"What did you eat for lunch today?"

He fiddled with the zipper of his open hoodie, squinting as the sunlight caught on the shiny piece of metal and reflected itself on his eye. "A burger, I think," he replied, angling his face slightly to turn away from the glare. "Not sure."

He heard a scribble of pen against paper, but he kept his head down and let his overgrown fringe draw a curtain on his face.

"Did you take a bath already?"

He nodded once, and then twice, because he felt as though a single one wasn't enough of an affirming reply. "Yes. Yes I did."

Once more, the sound of writing strokes filled his ears, and Nico closed his eyes and imagined how smoothly the ink flowed from its tip and onto the paper—how it released a variety of lines and curves, dots and curls. He knew he could simply look up and see its beauty in person, but he refused to allow himself to see the truth of its reality.

What if it didn't flow as smoothly as he had thought it did? What if the scrawls were unruly instead of elegant, as he had imagined? What if—

The scribbling stopped, its comforting sound replaced by those of feet shuffling, and Nico finally let himself raise his head up and look at him. The guy was leaning down on the side of the table as he rummaged through the contents of his bag, with papers and folders and pens and medical equipment mashing together in such a way that somehow sounded almost comfortable in Nico's ears. Strange. Why would he find that comfortable?

The guy brought himself back up, beaming as he placed a stack of papers on top of his desk. "Alright then," he started, sounding way too enthusiastic and overjoyed that Nico couldn't help but wonder if the alleged blond had too much caffeine intake for the day. "I'm going to show you a couple of images, and you're going to tell me anything that comes to your mind when you see them—anything at all. Be as honest as possible. Sound good?"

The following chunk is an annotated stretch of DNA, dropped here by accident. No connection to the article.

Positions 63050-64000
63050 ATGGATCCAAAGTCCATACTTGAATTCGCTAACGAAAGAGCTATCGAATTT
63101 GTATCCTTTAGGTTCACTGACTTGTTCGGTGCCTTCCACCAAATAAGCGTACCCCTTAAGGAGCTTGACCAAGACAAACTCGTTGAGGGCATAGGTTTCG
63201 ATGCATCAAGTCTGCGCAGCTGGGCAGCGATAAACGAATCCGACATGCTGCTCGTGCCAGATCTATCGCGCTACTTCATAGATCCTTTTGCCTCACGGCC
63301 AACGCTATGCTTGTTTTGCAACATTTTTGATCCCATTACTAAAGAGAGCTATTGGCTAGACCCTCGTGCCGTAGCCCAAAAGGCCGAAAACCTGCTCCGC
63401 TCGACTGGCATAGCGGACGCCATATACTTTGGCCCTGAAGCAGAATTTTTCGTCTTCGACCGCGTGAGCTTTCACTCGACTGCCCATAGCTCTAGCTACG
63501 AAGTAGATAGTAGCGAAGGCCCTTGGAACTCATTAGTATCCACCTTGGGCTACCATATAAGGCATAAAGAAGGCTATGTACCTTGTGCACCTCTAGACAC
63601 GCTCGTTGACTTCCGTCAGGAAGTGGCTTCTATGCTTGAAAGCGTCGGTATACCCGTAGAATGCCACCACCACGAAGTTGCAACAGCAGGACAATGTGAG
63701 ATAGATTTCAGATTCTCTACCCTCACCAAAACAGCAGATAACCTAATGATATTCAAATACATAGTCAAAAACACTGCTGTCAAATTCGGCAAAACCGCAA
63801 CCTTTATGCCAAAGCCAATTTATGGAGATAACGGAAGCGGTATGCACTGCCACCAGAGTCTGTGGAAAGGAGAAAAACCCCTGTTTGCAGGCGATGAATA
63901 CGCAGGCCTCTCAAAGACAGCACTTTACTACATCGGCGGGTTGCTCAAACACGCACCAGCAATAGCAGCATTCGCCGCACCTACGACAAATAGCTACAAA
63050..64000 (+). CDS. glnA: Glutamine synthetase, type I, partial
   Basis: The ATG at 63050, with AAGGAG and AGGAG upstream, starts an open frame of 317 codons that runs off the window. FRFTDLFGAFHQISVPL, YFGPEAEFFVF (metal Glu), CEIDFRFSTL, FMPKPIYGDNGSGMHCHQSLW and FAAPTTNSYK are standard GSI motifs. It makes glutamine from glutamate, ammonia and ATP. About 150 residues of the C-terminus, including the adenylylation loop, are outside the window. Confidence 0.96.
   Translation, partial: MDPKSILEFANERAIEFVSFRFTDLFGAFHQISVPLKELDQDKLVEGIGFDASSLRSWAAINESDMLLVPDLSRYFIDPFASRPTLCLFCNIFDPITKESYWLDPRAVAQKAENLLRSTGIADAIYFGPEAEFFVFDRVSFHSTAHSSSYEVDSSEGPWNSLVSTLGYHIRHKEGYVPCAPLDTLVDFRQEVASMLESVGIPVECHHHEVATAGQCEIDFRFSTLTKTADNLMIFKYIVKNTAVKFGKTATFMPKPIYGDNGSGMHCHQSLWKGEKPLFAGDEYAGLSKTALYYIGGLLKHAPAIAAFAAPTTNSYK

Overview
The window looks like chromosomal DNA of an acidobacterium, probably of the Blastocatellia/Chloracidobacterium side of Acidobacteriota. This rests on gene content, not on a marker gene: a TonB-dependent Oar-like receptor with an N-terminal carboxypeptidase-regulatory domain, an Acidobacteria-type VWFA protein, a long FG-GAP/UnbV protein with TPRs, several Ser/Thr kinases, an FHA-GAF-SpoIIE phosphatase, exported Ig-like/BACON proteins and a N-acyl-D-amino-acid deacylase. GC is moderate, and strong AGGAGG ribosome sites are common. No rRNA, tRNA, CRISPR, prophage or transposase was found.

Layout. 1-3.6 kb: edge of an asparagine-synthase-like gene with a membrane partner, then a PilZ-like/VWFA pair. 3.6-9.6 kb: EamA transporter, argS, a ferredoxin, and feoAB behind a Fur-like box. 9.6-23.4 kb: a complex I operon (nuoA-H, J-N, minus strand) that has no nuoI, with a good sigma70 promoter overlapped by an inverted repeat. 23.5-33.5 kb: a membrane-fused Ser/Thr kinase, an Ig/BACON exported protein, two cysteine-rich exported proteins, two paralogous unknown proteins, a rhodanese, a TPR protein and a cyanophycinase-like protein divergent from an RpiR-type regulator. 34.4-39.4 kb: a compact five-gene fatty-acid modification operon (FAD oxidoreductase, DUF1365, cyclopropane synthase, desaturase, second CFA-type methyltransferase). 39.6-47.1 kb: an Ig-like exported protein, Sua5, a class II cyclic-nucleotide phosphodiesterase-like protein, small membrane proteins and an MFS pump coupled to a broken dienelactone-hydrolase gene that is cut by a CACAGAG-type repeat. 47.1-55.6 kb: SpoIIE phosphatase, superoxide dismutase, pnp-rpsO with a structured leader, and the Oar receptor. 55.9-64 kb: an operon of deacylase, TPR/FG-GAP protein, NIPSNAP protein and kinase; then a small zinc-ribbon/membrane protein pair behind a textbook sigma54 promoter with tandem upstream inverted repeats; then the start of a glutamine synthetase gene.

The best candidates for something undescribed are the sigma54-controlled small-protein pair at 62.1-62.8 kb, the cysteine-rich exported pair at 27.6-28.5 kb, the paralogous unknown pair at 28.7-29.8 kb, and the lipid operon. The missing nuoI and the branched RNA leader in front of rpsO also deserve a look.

Nico didn't respond. He didn't have to. The guy just gave him another smile and lifted the first of the heap.

It was a picture of a usual school hall, with rows of lockers and doors that lead to rooms varying from janitorial closets, to classrooms, to rehearsal studios. A boy with golden waves for hair stood by the trophy case at the left side of the image, grinning at the camera as he pointed at one of the awards situated inside of it. He looked so happy, so childishly happy, that Nico had to fight back the smile threatening to appear on his own face. Immediately, his mind revved and his mouth spouted out the first word his brain produced: "Middle school."

The guy laughed, melodious enough to urge Nico to release the grin he'd been holding back as well. "Fair enough," he said, putting the paper down on one side of the desk and fishing out another from the pile. A flaming campfire was the only thing shown in contrast to the heavy darkness looming in the picture, its embers rising high up in the sky like fireflies, dimly illuminating the trees present in the background. To others, it may have seemed to ooze an eerie, almost creepy atmosphere, but the leaps Nico's heart took indicated it as something much more delightful than frightful—almost as though he couldn't care less about the fear that somehow came to be nonexistent.

A lot of words ran through him, but he let only one of them make its way out of the confusing waves in his brain:

"Ghost stories," Nico said.

The guy placed the image on top of the previous one, and got another. This time, it was a picture of a bright pink cotton candy held against the colorful hues of the sunset sky. The way the delightful sweet was lined in the picture merged beautifully with the pink sky behind it, creating the illusion of having one of the clouds perched on top of the festive stick the hand in the photo was holding.

This time, more images flashed in his mind.

This time, even more words ran through it.

And this time, he didn't bother casing them all inside.

"Theme park," he said, his voice sounding almost breathless. "Ice cream on top of my head. Throwing a small ball towards a stack of bottles. Hitting someone in the eye. Laughter. Getting a really huge hotdog. Spraying ketchup and mustard all over a clean white shirt. Arguing over pickles. Orange juice versus soda. Skateboard versus bikes. Roller coaster." He paused, and just as the guy was about to let the picture join its predecessors in the pile, Nico found himself muttering one last word.


That earned him a hearty laugh.

"Lots of it."